Deakin to undertake national hospital infection auditMedia release
Deakin University researchers are set to conduct the first infection survey of Australian hospitals in more than 30 years.
The project will be led by lead Dr Philip Russo, a Research Fellow in the Centre for Quality and Patient Safety-Alfred Health Partnership within Deakin's School of Nursing and Midwifery.
Dr Russo will be supported by Professor Brett Mitchell from Avondale College of Higher Education, Professor Allen Cheng and Dr Andrew Stewardson from Monash University, and Professor Tracey Bucknall, from Deakin’s Centre for Quality and Patient Safety-Alfred Health Partnership.
Dr Russo said the survey was critical in evaluating the level of infection risk across Australia's hospitals, as well as preventing the spread of superbugs.
The National Healthcare Associated Infection Point Prevalence Survey will be held next year, and will count how many patients in a sample of Australian hospitals have an infection on one day.
"This work is critical as infections can result in ongoing health complications for patients and in the worst cases death," Dr Russo said.
"Patients in Australian hospitals are now sicker than they've ever been, so they're more vulnerable to infection.
"There's currently a lack of data on what's happening nationally, and we need to understand the national burden of healthcare associated infections, then use this information to develop national infection prevention initiatives."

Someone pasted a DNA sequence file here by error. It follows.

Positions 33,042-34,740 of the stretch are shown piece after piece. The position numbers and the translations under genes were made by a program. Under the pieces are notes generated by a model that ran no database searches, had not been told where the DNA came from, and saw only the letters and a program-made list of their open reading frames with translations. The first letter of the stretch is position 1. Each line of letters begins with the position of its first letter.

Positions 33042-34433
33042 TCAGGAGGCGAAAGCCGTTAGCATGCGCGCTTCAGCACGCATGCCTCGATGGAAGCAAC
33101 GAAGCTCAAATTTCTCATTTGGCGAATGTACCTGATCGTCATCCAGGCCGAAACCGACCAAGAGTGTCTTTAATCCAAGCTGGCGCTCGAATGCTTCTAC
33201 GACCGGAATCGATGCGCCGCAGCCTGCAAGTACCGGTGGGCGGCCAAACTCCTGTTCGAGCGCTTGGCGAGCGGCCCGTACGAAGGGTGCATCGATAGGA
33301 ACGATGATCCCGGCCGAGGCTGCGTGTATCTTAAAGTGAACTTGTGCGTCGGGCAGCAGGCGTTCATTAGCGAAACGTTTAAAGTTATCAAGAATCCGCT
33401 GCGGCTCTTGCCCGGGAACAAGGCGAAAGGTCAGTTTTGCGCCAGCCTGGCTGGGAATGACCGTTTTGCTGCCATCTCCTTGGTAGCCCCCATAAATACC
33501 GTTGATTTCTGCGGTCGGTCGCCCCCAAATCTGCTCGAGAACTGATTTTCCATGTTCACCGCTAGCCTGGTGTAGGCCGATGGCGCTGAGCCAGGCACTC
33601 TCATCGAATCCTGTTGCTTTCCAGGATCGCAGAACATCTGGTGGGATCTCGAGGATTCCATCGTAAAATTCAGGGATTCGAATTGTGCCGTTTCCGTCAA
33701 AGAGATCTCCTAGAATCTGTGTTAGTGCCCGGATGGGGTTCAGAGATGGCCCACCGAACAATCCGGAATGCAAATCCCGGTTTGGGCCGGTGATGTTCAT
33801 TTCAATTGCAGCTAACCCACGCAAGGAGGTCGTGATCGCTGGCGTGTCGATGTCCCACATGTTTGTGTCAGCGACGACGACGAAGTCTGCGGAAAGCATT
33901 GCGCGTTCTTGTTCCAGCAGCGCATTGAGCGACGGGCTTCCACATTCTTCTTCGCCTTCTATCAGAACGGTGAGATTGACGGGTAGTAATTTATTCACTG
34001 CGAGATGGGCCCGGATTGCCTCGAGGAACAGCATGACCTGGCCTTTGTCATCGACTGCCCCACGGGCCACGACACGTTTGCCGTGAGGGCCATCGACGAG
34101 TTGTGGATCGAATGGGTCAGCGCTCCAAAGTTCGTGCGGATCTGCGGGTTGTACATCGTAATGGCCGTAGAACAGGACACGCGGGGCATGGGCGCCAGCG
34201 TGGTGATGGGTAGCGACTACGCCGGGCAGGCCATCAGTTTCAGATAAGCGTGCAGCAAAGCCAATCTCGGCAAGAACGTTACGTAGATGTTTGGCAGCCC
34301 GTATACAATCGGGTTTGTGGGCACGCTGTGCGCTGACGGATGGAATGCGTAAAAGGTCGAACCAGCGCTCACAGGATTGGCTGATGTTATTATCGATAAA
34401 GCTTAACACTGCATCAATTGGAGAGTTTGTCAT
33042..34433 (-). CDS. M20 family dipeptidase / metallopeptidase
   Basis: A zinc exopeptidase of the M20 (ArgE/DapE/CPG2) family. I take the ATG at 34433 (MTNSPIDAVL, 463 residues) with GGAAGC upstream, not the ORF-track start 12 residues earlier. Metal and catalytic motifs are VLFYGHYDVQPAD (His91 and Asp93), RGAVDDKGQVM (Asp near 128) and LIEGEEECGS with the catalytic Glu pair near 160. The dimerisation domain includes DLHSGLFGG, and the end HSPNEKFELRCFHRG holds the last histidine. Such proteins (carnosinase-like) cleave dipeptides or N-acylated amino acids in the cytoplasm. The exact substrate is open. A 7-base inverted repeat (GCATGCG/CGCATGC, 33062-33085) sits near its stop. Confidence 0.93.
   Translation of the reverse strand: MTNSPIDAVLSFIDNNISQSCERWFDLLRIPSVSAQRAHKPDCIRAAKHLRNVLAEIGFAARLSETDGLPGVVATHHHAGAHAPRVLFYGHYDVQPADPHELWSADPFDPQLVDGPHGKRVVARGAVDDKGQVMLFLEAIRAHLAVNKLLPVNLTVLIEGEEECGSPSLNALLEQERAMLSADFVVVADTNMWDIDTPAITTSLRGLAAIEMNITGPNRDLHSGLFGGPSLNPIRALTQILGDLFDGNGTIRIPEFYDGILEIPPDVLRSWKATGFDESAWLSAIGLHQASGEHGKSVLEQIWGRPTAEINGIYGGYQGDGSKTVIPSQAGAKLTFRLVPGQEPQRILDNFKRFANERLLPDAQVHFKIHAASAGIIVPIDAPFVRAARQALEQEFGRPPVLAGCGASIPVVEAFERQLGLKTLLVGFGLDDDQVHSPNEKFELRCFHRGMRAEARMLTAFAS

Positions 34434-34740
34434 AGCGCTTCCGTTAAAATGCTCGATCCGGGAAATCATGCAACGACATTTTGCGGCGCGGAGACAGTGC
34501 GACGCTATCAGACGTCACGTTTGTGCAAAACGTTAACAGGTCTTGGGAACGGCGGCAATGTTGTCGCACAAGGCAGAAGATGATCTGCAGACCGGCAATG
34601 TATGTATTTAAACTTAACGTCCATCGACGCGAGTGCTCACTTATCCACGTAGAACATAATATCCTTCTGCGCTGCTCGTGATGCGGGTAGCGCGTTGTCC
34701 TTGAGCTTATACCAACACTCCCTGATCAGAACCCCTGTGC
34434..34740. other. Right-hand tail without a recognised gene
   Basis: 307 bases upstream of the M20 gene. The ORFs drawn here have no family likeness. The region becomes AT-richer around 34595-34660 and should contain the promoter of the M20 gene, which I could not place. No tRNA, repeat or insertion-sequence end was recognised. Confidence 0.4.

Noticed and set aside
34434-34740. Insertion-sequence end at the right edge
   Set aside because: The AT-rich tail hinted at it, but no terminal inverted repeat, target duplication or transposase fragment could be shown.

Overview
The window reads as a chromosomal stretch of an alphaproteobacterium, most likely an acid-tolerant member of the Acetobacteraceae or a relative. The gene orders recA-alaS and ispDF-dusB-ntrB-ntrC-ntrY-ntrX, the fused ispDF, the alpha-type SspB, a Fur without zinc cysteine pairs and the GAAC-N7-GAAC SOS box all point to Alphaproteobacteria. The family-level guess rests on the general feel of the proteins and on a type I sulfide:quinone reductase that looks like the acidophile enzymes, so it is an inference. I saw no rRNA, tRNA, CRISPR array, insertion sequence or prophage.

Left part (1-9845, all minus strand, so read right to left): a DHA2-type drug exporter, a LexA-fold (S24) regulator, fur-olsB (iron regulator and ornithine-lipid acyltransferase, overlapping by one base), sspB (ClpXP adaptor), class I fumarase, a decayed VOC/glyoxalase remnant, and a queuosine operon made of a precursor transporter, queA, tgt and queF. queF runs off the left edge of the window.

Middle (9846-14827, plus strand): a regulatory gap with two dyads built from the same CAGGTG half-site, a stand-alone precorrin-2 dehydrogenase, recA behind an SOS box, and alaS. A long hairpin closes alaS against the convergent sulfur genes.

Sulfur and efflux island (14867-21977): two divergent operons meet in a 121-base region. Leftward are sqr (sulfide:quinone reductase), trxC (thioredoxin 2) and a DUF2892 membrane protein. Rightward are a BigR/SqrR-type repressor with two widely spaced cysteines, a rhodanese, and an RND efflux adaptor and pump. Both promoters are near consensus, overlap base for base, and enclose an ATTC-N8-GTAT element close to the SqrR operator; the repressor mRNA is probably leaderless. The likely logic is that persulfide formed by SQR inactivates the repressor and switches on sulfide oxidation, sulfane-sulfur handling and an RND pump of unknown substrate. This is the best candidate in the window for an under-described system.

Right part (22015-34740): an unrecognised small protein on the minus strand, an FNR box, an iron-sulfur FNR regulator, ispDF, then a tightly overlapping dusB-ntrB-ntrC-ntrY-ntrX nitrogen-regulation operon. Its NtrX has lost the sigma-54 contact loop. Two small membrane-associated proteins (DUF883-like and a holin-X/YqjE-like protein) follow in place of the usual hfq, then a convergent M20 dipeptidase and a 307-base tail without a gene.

Professor Mitchell said Australia was one of the only OECD countries not to undertake such surveys.
"They are critical in setting national agendas and priorities," he said.
The last time a similar survey was carried out was in 1984, but in many comparable countries, they are carried out every few years.
Dr Russo said current European studies showed an infection rates of between 3 and 8 per cent.
"Thanks to a donation from a charitable organisation, we are now able to carry out this important work," he said.
"We will also be gathering data on the prevalence and type of bugs in hospitals, as well as how many patients have resistant strains, so called superbugs.
"There's a lot of media attention on the use of antibiotics and the burden of multi-resistant organisms in Australia, but we don’t actually know how prevalent these superbugs are in our hospital system as a whole."
The three-year project will begin in September with the recruitment of participating hospitals. For more information, visit www.ipcca.com.au/pps.
Completing an Advance Care Plan with a GP should be as much a part of routine healthcare as breast screening or blood pressure checks, if we want to promote autonomy and dignity in end-of-life care, according to a Deakin University end-of-life-care expert.